Breakthrough discovery in the fight against liver disease

11 April 2024

In a world-first, QIMR Berghofer scientists have discovered the mechanism that causes severe inflammation among millions of people with chronic liver disease.

Published in the US-based international journal, Science Signaling, the discovery identifies how and why elevated ferritin (a protein that normally stores iron within cells) causes inflammation which ultimately leads to liver dysfunction including cirrhosis, liver cancer, and liver failure if left untreated.

Professor Grant Ramm, Deputy Director of QIMR Berghofer Medical Research Institute and head of the Hepatic Fibrosis Laboratory, said this finding could pave the way for new targeted therapeutics to treat both inherited and acquired liver disease.

“The association between inflammation and circulating ferritin levels in chronic liver disease is well known. However, rather than simply acting as a passive marker of inflammation, our research has demonstrated that tissue-derived ferritin stimulates a cascade of events at a cellular level, accelerating liver inflammation,” said Professor Ramm.

“Inflammation is integral in driving early liver scarring, known as fibrosis. If undiagnosed or untreated, scarring can increase over time, severely impacting liver function.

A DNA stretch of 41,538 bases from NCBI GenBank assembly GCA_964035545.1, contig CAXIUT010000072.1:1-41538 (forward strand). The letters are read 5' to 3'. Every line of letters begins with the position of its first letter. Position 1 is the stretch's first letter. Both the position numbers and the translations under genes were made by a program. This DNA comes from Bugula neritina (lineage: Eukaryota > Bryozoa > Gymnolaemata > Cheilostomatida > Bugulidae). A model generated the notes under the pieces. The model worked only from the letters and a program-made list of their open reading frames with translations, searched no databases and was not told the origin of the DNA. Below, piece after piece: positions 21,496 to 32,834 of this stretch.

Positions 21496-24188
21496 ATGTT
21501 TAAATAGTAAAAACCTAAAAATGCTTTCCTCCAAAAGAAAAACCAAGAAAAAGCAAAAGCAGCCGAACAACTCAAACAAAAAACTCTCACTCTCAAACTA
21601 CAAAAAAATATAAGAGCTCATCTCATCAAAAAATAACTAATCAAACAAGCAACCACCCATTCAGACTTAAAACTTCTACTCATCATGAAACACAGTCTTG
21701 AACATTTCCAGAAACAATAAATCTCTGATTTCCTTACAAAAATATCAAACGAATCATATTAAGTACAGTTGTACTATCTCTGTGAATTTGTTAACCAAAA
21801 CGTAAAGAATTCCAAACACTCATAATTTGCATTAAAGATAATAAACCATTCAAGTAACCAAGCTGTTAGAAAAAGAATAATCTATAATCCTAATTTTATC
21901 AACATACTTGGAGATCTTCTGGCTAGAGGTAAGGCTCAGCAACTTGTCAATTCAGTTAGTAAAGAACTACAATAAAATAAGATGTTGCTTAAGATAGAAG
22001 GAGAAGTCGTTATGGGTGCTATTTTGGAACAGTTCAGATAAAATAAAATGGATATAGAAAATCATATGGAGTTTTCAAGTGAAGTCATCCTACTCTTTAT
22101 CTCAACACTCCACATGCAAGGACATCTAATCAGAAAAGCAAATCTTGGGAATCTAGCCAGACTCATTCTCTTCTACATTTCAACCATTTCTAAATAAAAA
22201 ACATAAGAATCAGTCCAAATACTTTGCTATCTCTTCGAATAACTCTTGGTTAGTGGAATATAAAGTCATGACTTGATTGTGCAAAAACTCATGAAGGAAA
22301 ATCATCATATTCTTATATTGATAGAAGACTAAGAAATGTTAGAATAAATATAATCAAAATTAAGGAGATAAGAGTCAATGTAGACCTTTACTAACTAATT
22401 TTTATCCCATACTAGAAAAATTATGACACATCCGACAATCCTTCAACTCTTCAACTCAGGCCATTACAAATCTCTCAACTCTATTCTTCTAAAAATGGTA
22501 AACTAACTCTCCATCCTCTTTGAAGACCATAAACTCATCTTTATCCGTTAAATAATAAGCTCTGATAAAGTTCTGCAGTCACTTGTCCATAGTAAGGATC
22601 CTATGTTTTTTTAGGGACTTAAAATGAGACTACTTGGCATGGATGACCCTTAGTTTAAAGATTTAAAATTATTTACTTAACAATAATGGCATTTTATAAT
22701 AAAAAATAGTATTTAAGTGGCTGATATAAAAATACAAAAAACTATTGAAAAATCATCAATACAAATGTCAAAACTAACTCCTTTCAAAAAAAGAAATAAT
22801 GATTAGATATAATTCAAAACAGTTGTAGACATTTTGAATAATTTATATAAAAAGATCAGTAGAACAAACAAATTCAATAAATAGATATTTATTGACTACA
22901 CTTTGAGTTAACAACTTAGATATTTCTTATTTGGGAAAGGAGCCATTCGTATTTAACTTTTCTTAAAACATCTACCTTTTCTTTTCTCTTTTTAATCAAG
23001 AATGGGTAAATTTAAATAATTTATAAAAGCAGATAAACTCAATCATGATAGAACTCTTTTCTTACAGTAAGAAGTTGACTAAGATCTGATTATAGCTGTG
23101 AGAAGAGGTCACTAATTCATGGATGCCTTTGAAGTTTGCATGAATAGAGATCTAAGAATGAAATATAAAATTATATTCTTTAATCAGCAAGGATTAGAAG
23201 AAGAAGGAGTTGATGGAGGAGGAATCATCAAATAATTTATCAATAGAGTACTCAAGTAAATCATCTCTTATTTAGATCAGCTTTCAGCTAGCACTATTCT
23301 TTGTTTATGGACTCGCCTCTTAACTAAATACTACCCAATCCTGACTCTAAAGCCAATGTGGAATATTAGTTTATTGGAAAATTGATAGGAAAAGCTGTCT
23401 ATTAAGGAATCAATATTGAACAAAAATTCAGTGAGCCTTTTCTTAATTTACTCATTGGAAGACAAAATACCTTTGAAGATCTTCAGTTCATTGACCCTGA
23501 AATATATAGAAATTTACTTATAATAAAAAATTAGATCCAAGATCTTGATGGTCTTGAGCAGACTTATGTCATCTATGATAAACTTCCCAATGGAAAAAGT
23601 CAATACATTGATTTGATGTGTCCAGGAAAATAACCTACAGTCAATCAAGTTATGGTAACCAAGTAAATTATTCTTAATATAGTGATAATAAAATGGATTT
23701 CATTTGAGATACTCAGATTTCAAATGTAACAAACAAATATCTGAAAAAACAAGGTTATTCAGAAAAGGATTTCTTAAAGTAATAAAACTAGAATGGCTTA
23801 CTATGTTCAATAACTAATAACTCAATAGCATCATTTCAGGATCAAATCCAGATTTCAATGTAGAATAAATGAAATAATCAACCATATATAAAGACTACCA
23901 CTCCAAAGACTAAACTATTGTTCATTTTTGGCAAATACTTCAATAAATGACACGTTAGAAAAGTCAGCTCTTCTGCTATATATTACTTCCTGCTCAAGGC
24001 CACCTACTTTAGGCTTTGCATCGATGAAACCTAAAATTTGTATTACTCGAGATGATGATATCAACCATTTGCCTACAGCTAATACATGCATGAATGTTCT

“This study showed that ferritin binds to receptors on a particular type of liver fibroblast called hepatic stellate cells which causes the release of specific and potent cytokines. This process triggers inflammation, which in turn contributes to fibrosis and the progressive loss of liver function.”

Professor Ramm said now that we understand the mechanisms responsible for this type of inflammation, we can conduct investigations aimed at interfering with the interaction between ferritin and its receptor to disrupt this liver inflammation.

Research featured in Science Signaling

“Advancing our understanding of the cell biology and mechanisms of inflammation is an important first “discovery research” step in the search for potential therapeutic targets which could alleviate inflammation and transform the lives of millions of people globally who suffer from liver disease,” he said.

“Looking ahead our aim is to develop new anti-inflammatory therapeutics to treat inflammation and fibrosis and prevent the progression of chronic liver disease.

“We are currently using state-of-the-art molecular modelling techniques to identify the ferritin binding sequences on cell surface receptors that signal these proinflammatory cytokines.”

Liver diseases affect up to 1 in 3 Australian adults. If untreated, liver disease can progress to liver cancer which is the fastest-growing cause of cancer death in Australia, costing $4.8 billion in 2019-20 alone (Deloitte Access Economics Report: The Social and Economic Cost of Primary Liver Cancer).

The research was supported by the NHMRC (National Health and Medical Research Council) and is available at Science Signaling with the DOI: 10.1126/scisignal.ade4335. Dr Manuel A. Fernandez-Rojo was first author on the paper.



Ann Rainbow
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